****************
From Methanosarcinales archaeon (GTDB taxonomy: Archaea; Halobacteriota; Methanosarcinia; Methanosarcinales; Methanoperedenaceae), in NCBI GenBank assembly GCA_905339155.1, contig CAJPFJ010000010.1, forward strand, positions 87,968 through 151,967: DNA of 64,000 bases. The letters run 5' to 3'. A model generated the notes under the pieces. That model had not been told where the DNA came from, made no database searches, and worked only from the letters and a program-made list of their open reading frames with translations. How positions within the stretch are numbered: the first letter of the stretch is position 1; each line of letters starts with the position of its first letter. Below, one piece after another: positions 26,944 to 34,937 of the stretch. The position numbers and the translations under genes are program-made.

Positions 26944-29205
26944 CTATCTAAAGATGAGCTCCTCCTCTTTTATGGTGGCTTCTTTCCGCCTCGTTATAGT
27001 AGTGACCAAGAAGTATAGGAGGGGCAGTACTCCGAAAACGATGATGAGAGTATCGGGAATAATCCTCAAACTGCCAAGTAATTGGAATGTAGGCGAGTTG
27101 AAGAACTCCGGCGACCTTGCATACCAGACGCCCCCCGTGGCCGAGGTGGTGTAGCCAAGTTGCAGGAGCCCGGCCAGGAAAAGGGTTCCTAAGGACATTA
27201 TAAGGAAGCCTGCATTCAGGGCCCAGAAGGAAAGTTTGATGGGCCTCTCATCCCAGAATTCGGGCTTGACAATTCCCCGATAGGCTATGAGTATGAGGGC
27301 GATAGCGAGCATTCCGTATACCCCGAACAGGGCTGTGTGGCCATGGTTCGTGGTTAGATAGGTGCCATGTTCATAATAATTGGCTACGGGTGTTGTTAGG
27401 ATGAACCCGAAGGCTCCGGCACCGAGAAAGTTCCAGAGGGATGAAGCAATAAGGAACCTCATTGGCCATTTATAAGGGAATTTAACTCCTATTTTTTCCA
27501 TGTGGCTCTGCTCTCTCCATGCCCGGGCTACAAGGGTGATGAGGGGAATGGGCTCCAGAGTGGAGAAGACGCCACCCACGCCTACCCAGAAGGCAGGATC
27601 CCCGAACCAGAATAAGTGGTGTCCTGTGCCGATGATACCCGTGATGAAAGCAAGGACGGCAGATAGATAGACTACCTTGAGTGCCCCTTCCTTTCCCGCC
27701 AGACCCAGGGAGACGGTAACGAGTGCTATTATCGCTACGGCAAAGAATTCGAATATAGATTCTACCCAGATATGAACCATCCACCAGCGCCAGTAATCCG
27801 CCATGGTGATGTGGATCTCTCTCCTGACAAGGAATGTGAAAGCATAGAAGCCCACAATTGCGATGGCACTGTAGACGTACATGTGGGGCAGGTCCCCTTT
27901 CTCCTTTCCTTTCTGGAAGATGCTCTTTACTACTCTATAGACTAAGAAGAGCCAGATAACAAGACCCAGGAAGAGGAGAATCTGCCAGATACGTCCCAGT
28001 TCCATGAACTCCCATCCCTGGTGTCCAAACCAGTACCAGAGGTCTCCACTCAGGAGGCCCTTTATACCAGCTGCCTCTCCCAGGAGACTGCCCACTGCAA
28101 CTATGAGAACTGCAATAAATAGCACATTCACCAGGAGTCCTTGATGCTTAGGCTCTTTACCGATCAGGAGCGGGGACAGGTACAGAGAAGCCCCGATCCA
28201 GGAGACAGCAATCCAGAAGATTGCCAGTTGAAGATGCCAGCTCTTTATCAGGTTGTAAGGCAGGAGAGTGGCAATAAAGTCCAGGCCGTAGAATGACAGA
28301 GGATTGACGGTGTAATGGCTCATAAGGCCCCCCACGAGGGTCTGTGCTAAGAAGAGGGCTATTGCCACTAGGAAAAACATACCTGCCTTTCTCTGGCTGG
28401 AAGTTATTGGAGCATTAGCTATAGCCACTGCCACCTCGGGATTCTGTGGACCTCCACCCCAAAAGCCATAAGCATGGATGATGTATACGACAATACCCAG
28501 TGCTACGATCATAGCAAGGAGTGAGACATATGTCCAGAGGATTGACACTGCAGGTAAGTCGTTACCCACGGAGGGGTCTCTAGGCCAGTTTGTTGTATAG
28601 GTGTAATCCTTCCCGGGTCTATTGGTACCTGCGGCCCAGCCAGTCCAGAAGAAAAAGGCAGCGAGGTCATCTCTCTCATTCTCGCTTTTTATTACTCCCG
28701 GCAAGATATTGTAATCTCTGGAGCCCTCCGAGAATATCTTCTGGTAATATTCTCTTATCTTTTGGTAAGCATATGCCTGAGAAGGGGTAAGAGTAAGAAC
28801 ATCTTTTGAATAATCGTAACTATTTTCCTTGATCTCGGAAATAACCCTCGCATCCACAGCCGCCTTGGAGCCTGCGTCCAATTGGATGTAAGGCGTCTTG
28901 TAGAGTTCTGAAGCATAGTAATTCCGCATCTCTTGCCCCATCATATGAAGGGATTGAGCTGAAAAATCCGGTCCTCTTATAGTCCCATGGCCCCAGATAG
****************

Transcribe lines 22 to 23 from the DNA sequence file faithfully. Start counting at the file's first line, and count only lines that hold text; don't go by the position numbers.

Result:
28801 ATCTTTTGAATAATCGTAACTATTTTCCTTGATCTCGGAAATAACCCTCGCATCCACAGCCGCCTTGGAGCCTGCGTCCAATTGGATGTAAGGCGTCTTG
28901 TAGAGTTCTGAAGCATAGTAATTCCGCATCTCTTGCCCCATCATATGAAGGGATTGAGCTGAAAAATCCGGTCCTCTTATAGTCCCATGGCCCCAGATAG